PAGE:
Plane wave imaging (PWI) with angular compounding has gained in popularity over recent years because it provides high frame rates and good image properties. However, most linear arrays used in clinical practice have a pitch that is equal to than the wavelength of ultrasound. Hence, the presence of grating lobes is a concern for PWI using multiple transmit angles. The presence of grating lobes produces clutter in images and reduces the ability to observe tissue contrast. Techniques to reduce or eliminate the presence of grating lobes for PWI using multiple angles will result in improved image quality. Null subtraction imaging (NSI) is a nonlinear beamforming technique that has been explored for improving the lateral resolution of ultrasonic imaging. However, the apodization scheme used in NSI also eliminates or greatly reduces the presence of grating lobes. Imaging tasks using NSI were evaluated in simulations and physical experiments involving tissue-mimicking phantoms and rat tumors in vivo. Images created with NSI were compared with images created using traditional delay and sum (DAS) with Hann apodization and images created using a generalized coherence factor (GCF). NSI was observed to greatly reduce the presence of grating lobes in ultrasonic images, compared to DAS with Hann and GCF, while maintaining spatial resolution and contrast in the images. Therefore, NSI can provide a novel means of creating images using PWI with multiple steering angles on clinically available linear arrays while reducing the adverse effects associated with grating lobes.
Wireless capsule endoscopy (WCE) has been widely adopted as complementary to traditional wired gastroendoscopy, especially for small bowel diseases which are beyond the latter's reach. However, both the video resolution and frame rates are limited in current WCE solutions due to the limited wireless data rate. The reasons behind this are that the electromagnetic (EM), radio frequency (RF) based communication scheme used by WCE has strict limits on useable bandwidth and power, and the high attenuation in the human body compared to air. Ultrasound communication could be a potential alternative solution as it has access to much higher bandwidths and transmitted power with much lower attenuation. In this paper, we propose an ultrasound communication scheme specially designed for high data rate through tissue data transmission and validate this communication scheme by successfully transmitting ultra-high-definition (UHD) video (3840*2160 pixels at 60 FPS) through 5 cm of pork belly. Over 8.3 Mbps error free payload data rate was achieved with the proposed communication scheme and our custom-built field programmable gate array (FPGA) based test platform.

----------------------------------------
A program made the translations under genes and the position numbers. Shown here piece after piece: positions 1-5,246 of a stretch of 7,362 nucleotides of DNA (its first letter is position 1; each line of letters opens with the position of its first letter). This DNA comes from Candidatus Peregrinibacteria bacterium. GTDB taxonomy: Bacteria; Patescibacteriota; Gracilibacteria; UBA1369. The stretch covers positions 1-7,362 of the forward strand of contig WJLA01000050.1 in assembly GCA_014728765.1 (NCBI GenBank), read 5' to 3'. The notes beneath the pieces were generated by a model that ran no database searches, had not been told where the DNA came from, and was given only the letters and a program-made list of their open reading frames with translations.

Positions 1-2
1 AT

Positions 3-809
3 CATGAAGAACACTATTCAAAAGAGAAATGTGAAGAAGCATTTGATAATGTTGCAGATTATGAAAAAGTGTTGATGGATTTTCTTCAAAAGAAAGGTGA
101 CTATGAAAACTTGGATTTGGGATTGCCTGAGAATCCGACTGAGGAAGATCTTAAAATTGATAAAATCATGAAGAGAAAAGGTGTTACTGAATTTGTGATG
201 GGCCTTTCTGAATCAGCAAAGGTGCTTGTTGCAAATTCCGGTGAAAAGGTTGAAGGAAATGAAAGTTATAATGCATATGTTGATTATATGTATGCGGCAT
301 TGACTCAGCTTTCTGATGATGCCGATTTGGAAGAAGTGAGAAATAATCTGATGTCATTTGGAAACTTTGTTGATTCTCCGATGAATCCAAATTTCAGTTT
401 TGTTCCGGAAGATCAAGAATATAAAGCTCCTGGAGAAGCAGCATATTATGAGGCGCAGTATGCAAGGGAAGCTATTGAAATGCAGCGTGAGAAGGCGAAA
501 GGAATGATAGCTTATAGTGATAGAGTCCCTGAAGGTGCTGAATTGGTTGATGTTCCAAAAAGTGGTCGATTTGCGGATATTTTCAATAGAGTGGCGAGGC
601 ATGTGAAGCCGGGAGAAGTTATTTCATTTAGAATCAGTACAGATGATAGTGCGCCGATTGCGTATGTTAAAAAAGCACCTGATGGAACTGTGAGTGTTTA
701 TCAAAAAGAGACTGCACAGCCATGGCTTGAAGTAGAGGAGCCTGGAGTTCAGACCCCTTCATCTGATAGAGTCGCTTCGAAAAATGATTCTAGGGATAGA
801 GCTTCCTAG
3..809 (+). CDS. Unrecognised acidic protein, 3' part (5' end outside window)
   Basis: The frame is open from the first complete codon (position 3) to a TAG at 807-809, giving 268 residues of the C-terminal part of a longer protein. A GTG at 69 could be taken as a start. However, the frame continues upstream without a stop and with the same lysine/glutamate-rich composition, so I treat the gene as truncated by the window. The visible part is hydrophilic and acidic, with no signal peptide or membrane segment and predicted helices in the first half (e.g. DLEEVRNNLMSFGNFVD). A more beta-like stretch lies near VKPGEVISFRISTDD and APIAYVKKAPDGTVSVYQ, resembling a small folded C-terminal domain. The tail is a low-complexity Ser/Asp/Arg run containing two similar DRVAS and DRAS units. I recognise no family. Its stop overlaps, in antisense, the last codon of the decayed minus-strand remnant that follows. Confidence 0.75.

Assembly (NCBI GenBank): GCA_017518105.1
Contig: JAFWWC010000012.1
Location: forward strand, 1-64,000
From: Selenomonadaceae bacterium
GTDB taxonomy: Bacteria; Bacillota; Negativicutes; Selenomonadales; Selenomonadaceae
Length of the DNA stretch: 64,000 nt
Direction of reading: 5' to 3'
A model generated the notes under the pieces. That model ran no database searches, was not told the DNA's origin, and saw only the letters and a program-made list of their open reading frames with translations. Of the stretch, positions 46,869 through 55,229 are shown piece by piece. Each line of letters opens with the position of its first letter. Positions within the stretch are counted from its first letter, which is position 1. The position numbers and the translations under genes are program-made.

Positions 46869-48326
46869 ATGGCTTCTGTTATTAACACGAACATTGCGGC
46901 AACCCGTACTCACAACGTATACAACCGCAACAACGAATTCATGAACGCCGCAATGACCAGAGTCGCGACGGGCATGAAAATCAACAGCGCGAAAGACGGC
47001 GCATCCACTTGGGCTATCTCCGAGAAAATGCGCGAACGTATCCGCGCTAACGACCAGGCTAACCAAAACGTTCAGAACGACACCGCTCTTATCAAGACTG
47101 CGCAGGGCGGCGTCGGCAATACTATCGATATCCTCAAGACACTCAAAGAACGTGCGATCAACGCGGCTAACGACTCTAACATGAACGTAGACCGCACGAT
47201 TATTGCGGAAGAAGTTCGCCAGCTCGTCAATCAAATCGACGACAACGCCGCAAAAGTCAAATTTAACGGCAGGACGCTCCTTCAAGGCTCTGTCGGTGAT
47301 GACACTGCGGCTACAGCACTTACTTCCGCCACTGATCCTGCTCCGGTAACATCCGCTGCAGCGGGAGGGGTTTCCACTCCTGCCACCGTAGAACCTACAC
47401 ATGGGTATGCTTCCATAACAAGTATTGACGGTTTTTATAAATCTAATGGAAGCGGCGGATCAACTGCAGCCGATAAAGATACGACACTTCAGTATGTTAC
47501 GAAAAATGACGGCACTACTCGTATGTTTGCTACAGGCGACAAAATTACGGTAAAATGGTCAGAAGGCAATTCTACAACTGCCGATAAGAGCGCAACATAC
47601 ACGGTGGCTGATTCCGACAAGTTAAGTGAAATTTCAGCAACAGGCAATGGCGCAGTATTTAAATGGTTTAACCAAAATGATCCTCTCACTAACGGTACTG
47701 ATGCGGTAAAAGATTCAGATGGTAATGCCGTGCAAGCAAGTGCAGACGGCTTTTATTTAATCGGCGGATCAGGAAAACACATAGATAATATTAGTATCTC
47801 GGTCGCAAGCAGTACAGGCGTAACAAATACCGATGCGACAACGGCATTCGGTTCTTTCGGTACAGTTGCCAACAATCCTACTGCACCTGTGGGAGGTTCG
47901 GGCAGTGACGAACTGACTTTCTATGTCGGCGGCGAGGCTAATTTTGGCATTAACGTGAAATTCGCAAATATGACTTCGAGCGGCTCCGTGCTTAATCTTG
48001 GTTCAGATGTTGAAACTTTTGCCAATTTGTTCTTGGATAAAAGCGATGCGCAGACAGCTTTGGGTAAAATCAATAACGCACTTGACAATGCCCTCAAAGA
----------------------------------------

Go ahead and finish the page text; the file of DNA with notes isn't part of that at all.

Ultrafast ultrasound imaging is essential for advanced ultrasound imaging techniques such as ultrasound localization microscopy (ULM) and functional ultrasound (fUS). Current ultrafast ultrasound imaging is challenged by the ultrahigh data bandwidth associated with the radio frequency (RF) signal, and by the latency of the computationally expensive beamforming process. As such, continuous ultrafast data acquisition and beamforming remain elusive with existing software beamformers based on CPUs or GPUs. To address these challenges, the proposed work introduces a hybrid solution composed of an improved delay and sum (DAS) algorithm with high hardware efficiency and an ultrafast beamformer based on the field programmable gate array (FPGA). Our proposed method presents two unique advantages over conventional FPGA-based beamformers: 1) high scalability that allows fast adaptation to different FPGA platforms; 2) high adaptability to different imaging probes and applications thanks to the absence of hard-coded imaging parameters. With the proposed method, we measured an ultrafast beamforming frame rate of over 3.38 GPixels/second. The performance of the proposed beamformer was compared with the software beamformer on the Verasonics Vantage system for both phantom imaging and in vivo imaging of a mouse brain. Multiple imaging schemes including B-mode, power Doppler and ULM were evaluated with the proposed solution.